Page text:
The fact that the All Blacks have lost only 11 South Island Tests in more than a century of rugby – that no British Isles team apart from the Lions themselves have ever won in Christchurch or Dunedin – cannot be attributed solely to a gulf in skill, in talent, in tactical awareness, in physicality. The New Zealanders are bloody good at this sport, but they are not supermen. They win not because they want to – everyone wants to win – but because they feel they need to. They are the products of their history, their environment, and their fidelity to both. On the available evidence, gathered since the World Cup victory in 2003, England's players are not cut from the same cloth.
Yes, the tourists gave whatever was left of themselves in pursuit of a victory they knew to be unachievable. Tait played with wit and imagination at full-back before finishing a distant second in a fearsome clash of heads with the new All Black centre Richard Kahui, and if Johnson fails to pick the best attacking runner in English rugby for the entire autumn series in November, he will have some explaining to do.
Danny Care's performance on his first Test start was scatterbrained and inspired in equal measure; Tim Payne struck a blow for the honest toilers with a fine performance at the set-piece; Tom Palmer contributed strongly at lock; the back row was a success for the second week running, with the energetic Narraway taking another big step towards cementing his place in the problem position of No 8.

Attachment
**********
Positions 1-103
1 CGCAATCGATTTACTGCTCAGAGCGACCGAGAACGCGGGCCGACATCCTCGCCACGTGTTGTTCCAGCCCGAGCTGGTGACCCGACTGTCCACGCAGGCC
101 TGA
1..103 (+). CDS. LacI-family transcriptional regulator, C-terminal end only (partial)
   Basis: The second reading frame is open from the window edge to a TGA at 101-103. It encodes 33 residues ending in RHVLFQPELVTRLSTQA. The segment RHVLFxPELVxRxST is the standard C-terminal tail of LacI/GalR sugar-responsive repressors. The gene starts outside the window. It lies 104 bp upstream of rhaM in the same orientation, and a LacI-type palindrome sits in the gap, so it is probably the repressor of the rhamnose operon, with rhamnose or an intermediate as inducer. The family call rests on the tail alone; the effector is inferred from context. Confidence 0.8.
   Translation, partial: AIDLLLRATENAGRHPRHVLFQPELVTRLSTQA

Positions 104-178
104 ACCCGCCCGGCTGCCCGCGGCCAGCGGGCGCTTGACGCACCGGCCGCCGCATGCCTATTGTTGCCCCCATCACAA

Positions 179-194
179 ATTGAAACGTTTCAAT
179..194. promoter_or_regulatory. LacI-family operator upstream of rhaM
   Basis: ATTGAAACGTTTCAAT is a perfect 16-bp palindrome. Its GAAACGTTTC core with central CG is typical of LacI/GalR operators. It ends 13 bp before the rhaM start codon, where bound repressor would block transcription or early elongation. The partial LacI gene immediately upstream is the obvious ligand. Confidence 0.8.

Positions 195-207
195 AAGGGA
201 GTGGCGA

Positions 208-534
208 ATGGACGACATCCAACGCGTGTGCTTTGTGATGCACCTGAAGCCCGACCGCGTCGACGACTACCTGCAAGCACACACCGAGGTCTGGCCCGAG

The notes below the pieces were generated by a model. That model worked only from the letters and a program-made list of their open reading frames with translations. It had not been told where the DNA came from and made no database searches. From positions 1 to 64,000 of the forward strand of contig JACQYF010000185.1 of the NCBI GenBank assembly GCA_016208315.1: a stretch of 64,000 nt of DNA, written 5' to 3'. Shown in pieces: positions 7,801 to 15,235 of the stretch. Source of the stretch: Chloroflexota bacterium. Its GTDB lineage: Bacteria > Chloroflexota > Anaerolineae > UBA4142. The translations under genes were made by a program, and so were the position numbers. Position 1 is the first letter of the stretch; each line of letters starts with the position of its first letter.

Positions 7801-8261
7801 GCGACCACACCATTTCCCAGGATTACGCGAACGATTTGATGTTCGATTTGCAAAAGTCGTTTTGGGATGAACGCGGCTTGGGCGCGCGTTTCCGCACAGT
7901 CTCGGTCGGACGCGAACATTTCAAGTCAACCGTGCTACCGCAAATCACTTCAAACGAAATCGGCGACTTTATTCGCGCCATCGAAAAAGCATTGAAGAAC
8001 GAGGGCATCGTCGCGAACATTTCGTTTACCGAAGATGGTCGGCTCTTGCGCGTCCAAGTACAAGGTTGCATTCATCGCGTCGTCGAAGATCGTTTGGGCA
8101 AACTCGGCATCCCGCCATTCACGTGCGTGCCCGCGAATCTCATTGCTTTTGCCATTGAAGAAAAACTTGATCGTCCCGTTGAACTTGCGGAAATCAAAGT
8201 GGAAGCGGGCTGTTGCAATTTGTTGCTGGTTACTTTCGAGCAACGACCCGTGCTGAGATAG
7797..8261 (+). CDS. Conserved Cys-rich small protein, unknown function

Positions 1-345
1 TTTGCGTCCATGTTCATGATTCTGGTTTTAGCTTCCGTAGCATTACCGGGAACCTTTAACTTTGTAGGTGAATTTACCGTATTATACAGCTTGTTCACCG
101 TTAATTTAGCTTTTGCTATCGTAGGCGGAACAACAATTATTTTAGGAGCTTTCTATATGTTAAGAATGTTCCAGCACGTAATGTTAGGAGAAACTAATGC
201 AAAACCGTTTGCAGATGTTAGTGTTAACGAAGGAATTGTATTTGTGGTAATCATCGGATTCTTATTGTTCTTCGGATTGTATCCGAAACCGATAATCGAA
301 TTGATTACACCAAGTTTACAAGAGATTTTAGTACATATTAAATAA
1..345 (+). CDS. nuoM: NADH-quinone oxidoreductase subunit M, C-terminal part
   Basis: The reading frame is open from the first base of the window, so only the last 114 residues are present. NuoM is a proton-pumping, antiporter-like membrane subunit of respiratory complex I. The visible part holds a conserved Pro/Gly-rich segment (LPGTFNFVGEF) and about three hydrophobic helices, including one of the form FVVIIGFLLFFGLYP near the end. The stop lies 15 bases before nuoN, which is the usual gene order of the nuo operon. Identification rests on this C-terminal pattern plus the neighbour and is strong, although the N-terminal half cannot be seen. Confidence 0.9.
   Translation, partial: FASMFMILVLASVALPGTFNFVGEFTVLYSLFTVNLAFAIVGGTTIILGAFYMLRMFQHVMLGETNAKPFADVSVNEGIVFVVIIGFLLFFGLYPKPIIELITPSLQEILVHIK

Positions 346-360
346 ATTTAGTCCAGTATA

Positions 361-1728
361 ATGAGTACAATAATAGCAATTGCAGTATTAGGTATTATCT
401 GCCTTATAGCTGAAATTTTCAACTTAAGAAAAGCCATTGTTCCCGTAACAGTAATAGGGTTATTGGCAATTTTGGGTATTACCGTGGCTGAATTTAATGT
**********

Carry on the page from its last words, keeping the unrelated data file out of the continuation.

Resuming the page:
Yet five tries were conceded to a side who lost their two best forwards to injury well before the interval, who were openly experimenting with their back line, who fumbled more possession in 80 minutes than the best All Black teams would expect to mishandle in an entire calendar year.
Three of these tries were an embarrassment to Mike Ford, the England defence strategist – he must have felt like hanging himself when Sione Lauaki ambled over from the back of a scrum just past the hour mark – and none of them were unpreventable.
Ford must be feeling just a little uncomfortable as Johnson prepares to move into Twickenham in a week's time, but when he chewed the fat before leaving for the airport yesterday, he was right about one thing: Dan Carter, the New Zealand outside-half, is one hell of an act. "He stresses you out," he admitted.